Costa Rica Residency – General Information and Summary 2017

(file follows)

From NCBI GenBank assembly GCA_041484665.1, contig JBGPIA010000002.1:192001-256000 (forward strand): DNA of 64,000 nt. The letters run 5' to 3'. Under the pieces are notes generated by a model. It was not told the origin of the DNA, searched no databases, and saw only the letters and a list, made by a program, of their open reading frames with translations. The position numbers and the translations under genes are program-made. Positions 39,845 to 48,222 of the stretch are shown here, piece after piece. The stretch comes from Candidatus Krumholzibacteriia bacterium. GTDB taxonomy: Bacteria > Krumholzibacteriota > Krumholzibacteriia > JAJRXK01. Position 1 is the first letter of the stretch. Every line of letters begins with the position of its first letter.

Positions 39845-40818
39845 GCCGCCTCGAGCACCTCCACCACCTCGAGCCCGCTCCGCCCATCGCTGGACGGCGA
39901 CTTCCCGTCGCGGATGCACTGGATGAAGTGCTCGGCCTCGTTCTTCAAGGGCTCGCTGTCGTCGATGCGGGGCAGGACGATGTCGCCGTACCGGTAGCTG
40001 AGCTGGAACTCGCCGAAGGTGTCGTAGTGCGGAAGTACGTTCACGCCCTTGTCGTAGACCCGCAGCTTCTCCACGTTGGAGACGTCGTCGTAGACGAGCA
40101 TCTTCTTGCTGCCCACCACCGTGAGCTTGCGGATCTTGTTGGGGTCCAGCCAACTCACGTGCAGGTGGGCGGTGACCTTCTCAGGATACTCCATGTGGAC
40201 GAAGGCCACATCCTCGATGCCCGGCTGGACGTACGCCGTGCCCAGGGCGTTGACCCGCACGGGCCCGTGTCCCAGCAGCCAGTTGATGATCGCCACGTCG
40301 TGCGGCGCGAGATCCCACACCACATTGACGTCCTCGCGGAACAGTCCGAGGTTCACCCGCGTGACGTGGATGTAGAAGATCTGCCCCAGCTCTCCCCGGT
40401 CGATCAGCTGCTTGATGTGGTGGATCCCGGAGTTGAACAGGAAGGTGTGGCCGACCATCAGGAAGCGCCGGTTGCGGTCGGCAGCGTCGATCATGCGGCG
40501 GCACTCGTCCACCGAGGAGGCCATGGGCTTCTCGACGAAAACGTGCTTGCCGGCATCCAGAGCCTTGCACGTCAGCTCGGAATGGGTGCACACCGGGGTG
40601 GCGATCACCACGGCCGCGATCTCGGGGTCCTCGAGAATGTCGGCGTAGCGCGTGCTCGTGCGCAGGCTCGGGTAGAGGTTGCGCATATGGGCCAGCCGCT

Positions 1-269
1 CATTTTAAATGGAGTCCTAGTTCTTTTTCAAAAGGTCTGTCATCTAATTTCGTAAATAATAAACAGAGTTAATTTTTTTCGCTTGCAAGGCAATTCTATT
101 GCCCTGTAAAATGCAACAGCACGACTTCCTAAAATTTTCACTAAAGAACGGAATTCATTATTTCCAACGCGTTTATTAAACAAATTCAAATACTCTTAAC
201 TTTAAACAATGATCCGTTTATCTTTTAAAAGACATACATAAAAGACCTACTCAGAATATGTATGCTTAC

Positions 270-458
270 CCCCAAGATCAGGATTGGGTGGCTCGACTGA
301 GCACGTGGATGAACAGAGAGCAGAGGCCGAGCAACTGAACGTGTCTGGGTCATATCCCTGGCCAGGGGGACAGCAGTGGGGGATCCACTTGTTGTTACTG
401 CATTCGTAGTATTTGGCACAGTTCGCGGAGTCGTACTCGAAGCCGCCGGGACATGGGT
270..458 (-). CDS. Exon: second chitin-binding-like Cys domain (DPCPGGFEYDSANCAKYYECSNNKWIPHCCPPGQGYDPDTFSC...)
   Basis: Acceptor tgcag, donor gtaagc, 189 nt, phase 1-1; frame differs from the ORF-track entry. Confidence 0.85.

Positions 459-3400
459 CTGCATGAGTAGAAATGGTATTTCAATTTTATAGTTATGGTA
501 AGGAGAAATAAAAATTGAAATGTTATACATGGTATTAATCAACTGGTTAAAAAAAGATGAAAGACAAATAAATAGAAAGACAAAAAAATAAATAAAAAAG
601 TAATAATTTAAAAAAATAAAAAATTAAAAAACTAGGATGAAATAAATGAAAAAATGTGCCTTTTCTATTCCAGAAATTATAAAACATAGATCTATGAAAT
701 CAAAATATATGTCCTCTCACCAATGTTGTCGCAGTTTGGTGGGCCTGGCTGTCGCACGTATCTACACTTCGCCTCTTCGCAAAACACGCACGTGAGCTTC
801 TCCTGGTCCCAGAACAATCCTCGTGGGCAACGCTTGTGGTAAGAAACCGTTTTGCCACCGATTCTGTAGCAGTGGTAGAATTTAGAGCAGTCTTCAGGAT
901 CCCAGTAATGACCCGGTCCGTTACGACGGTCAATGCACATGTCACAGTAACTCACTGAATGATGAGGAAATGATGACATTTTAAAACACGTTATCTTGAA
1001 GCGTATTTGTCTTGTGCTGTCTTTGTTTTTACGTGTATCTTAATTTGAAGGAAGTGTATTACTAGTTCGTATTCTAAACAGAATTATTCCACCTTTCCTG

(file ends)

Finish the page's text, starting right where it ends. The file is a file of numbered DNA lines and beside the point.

Costa Rica Immigration and Residency Summary If you are looking for the latest information on Costa Rica Immigration and Residency then you are in the right place. I have been handling residency applications in Costa Rica for over 20 years and here I will share with you all the information you need to successfully apply for residency in Costa Rica. All information contained in this article is checked with the applicable Immigration Law and Immigration regulations for applying for residency in Costa Rica and is up to date for 2018. TRAVELING TO COSTA RICA AS A TOURIST The requirements to enter Costa Rica depend on your country of nationality. Generally, citizens of the United States, Canada and the European Union countries do not require a visa to enter Costa Rica. Those citizens can enter Costa Rica with their valid passport and remain in the country for up to a maximum of 90 days. If you are traveling to Costa Rica it is recommended that your passport have at least 3 months validity from the date of entry for those nationalities included in the no visa requirement and 6 months for those in the rest of the categories. Can I Renew My Tourist Visa in Costa Rica ? If you were granted a 90 day visa this is the maximum time allowed by law. If you want to stay in Costa Rica longer then you have leave the country and then come back in to get another 90 days. If you were given a 30 day visa then you can renew that in Costa Rica up to the maximum of 90 days. The amount of time that a Tourist can remain in Costa Rica is based upon their country of origin as follows: NO VISA REQUIRED. MAY STAY UP TO 90 DAYS. Those countries designated as No Visa countries may enter Costa Rica without an entry Visa and may remain in Costa Rica for up to 90 days. Example: United States, Canada, European Union, Australia, Brazil. Mexico, Peru, Panama, Russian Federation, Denmark, Finland, Japan. VISA REQUIRED. MAY STAY 30 DAYS. RENEWABLE UP TO 90 DAYS. If you are a citizen of a visa required entry group you need to obtain an entry VISA from a Costa Rican Embassy or Consulate abroad before you enter Costa Rica. If the visa is granted it is for a period of 30 days and may be renewable up to a maximum of 90 days. Example: Colombia, Ecuador, India, Nicaragua, Egypt, Vietnam, China. RESTRICTED VISA: This is the most restrictive category. This means that citizens of the restricted visa category must have an entry visa BEFORE they are allowed to enter Costa Rica. The visa must be reviewed by the Director of Immigration before it can be granted. If granted the visa is for a period of 30 days. Example: Cuba, Jamaica, Iran, Iraq, Syria, Palestine, Haiti. You can view the Department of Immigration Visa entry requirement list below: Your Passport Entry Stamp: While you are in Costa Rica your passport and the immigration stamp that was placed in it when you entered the country is your proof of legal status. The Immigration Department allows you to carry a copy of your passport with the entry stamp so that you can keep your passport in a safe place. RESIDENCY APPLICATIONS IN COSTA RICA All residency applications are filed with and processed by the Costa Rican Department of Immigration (Dirección General de Migración y Extranjeria) for those that are present in Costa Rica. Residency applications may also be filed with a Costa Rican Consular office in your country of origin. Whenever possible we recommend those that are eligible to do so to file directly in Costa Rica. For a list of Embassy and Consular Offices of Costa Rica around the world you can refer to the Ministry of Foreign Relations Embassy and Consular List. How Much is the Application Fee The residency application fee is US$50. If you are located in Costa Rica and are elgible to apply within Costa Rica then you can do so by paying an additional $200 change of status fee. The only requirement that you need to satisfy to apply from Costa Rica is that you are in the country with a valid tourist visa at the time of application. WHAT ARE THE IMMIGRATION RESIDENCY CATEGORIES The Immigration Law breaks down the residency categories available under three subsections. The first one is Permanent Residency (Article 77-78) the second is Temporary Residency (Article 79-86) and the final category is defined as Specialized Categories (Article 93-97). The most common initial classification for all initial applicants will be that of Temporary Residents. As such I will start explaining that category for you. TEMPORARY RESIDENCY The majority of application for Costa Rican residency will fall into the Temporary Residency category which is regulated by Article 79 of the Immigration Law and has the following subcategories: (1) The Spouse of a Costa Rican citizen as set forth in Article 73 of the law. (2) Those of religious orders for religions that have been accredited by the Ministry of Foreign Relations and Culture (3) Executives, Managers, Technical Personnel for Corporations which are established in the country. This may also include those specialized workers that are independent workers but whose technical expertise is required and the Department of Immigration as set forth the criteria to allow that specialty to work in Costa Rica. (4) Investors (5) Scientific, Professional and Specialized persons. (6) Sports figures recognized by the National Council on Sports and Recreation (7) International Press Correspondents (8) Rentistas (9) Pensionados Within the Temporary Residency category the most common categories that we process are Pensionados, Rentistas and Inversionistas. If you are planning to retire in Costa Rica and you have a lifetime pension or you receive investment income then you may qualify for either PENSIONADO RESIDENCY or RENTISTA RESIDENCY. If you decide to purchase property or invest in Costa Rican then you may qualify for the INVERSIONISTA will go … Continue reading Costa Rica Residency – General Information and Summary 2017